As anybody who reads about education policy these days knows, only two things matter: charter schools and teacher quality.
Q: How do we close the achievement gap?
A: Create more charter schools and recruit better teachers
The only problem is that many of the most successful charter schools rely almost exclusively on a certain kind of teacher. And given that teacher turnover is higher in charter schools than others, we need to find even more of them than we might otherwise -- especially if we want to create more successful charter schools. But where will we find talented people to sacrifice their time and earning potential to work 80+ hour weeks helping low-income children at a charter school?
Do not fear: Corey is here. And I've figured out the solution. We need to train our kids to become charter school teachers. As charter schools expand, the students of today will start entering the workforce ready to take their place on the cutting edge of education. How will we do this? Simple: use what we know from research about what makes a good teacher and what drives people to teach in a charter school.
What we know: Recent research on how teachers select which school they teach at finds that teachers tend to select schools similar to those where they went to school -- both demographically and geographically. In other words, White, upper middle-class people (who make up the bulk of the teaching force), usually aim to teach in mostly white, upper middle-class schools. Who were the exceptions to this rule? Mostly people who wanted to teach for a few years rather than as a lifetime -- people who viewed teaching as a form of community service rather than as a career.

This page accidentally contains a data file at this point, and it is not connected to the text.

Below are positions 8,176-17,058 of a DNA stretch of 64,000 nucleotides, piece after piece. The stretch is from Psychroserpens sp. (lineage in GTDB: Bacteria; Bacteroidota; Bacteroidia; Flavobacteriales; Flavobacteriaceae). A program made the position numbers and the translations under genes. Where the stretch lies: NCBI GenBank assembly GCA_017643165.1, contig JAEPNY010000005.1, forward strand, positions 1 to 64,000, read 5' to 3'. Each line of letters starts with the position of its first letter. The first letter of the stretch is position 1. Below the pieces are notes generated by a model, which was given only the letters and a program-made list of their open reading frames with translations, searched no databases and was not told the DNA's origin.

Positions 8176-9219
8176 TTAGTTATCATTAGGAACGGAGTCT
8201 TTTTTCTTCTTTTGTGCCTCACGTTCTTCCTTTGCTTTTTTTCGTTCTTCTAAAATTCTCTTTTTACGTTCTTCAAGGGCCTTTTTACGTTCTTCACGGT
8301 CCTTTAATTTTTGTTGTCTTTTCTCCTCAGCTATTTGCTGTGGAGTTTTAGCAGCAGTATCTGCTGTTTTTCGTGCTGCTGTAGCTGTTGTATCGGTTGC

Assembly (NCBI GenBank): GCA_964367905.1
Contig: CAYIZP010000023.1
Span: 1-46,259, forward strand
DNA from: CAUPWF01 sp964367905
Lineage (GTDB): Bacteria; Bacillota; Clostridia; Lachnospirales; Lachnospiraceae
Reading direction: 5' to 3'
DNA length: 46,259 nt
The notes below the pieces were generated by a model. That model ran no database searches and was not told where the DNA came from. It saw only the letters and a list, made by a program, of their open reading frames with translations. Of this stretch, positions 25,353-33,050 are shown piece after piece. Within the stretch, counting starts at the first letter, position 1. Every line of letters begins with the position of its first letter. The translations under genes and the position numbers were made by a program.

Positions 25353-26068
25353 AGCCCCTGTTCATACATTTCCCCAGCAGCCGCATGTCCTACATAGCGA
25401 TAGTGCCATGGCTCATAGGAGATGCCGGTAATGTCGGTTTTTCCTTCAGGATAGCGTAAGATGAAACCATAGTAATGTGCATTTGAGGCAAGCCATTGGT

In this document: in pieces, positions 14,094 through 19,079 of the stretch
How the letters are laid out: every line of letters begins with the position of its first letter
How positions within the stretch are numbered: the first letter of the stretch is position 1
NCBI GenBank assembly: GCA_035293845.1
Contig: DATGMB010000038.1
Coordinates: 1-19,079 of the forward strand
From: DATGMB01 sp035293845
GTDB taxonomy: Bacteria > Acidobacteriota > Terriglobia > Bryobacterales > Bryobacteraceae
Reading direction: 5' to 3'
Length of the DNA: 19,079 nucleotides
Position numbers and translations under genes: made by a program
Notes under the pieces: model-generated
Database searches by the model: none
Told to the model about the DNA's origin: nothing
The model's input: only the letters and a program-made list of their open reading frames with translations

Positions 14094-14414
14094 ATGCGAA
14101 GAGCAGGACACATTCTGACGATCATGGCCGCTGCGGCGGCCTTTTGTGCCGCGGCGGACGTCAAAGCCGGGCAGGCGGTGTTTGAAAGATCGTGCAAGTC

What we can do: Impart to our kids the importance of community service and helping others. If more kids grow up wanting to help others, we'll have more people entering TFA after college and postponing their plans to start their own hedge fund or law firm.
What we know: The search to finding a formula to predict who will be a good teacher has not borne much fruit. But we do know that test scores of potential teachers seem to matter only a little or not at all (depending on which study you read). On the other hand, an understanding of why kids get certain problems wrong has proven to be an effective indicator of teaching ability. We also know that people retain more of what they teach than what they hear.
What we can do: Instead of test-prep, we can have students spend time teaching other students. Whether it's tutoring kids from their own class, teaching lessons to younger kids, or simply presenting what they've learned as part of "jigsaw" lesson, kids will end up knowing more about how students learn. They'll enter adulthood with slightly lower test scores, but a better understanding of pedagogy. And probably more knowledge.
So, really, the solution is simple: train more kids to be charter school teachers when they grow up. We'll solve the labor shortage problem and close the achievement gap. And, heck, maybe there will even be some positive externalities.
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